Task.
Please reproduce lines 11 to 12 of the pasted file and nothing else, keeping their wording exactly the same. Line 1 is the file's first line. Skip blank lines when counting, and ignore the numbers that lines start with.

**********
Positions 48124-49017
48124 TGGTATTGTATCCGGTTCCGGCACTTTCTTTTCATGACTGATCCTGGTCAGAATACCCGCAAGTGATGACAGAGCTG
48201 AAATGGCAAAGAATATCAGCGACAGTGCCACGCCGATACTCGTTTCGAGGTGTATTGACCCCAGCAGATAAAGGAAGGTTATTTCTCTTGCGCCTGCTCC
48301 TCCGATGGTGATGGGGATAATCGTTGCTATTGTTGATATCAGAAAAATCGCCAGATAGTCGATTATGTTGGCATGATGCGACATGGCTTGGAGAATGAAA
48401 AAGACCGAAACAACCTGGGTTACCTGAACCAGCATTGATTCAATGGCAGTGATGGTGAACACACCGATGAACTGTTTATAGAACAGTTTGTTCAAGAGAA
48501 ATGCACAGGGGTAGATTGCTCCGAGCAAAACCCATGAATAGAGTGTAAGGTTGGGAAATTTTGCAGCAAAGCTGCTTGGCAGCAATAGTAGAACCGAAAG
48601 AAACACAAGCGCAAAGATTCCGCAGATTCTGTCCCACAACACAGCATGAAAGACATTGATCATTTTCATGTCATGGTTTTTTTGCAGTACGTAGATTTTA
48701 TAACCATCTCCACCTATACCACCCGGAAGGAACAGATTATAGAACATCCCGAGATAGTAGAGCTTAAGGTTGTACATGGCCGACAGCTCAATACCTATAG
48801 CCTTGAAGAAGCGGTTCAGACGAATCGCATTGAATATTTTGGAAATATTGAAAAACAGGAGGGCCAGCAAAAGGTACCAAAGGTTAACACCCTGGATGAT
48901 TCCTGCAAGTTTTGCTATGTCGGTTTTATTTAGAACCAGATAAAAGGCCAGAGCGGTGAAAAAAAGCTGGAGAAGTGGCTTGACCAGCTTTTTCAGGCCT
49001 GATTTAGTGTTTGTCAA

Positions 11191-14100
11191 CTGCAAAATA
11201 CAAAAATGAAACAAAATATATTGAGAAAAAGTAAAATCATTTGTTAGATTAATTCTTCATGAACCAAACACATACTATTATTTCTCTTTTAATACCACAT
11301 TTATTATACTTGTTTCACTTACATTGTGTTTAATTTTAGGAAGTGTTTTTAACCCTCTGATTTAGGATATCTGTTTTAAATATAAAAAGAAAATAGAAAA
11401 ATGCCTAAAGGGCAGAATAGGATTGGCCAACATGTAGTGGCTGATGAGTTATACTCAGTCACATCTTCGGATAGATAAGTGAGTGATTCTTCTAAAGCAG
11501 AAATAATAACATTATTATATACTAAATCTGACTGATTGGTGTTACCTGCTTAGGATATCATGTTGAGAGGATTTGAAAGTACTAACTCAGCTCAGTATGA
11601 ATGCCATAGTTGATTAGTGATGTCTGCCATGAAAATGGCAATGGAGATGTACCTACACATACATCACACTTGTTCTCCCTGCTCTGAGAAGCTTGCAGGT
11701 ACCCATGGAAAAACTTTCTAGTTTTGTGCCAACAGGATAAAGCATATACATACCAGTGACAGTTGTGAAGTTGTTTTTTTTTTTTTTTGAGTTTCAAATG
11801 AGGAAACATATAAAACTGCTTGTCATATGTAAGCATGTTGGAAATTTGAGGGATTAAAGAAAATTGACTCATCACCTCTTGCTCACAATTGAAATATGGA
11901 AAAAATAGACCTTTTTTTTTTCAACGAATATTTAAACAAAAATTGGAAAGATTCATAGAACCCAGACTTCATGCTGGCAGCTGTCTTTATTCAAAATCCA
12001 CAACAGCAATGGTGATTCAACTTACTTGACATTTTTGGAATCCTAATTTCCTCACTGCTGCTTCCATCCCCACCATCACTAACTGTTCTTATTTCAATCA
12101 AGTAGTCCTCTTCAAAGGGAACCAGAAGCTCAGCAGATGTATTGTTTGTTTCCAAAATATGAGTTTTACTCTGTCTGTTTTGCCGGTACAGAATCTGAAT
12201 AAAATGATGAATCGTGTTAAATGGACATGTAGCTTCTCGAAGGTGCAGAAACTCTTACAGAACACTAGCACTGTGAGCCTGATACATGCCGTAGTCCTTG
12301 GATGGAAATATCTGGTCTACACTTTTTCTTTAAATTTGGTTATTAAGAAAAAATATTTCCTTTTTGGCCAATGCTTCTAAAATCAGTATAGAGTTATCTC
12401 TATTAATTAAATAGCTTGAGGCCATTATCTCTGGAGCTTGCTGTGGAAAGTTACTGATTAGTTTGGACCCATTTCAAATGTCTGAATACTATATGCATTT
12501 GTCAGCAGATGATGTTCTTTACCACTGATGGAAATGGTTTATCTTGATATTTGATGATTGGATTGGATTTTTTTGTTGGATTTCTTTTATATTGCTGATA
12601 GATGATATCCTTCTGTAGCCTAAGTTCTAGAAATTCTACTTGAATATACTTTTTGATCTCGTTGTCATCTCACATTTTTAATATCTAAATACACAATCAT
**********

49001 GATTTAGTGTTTGTCAA

Positions 11191-14100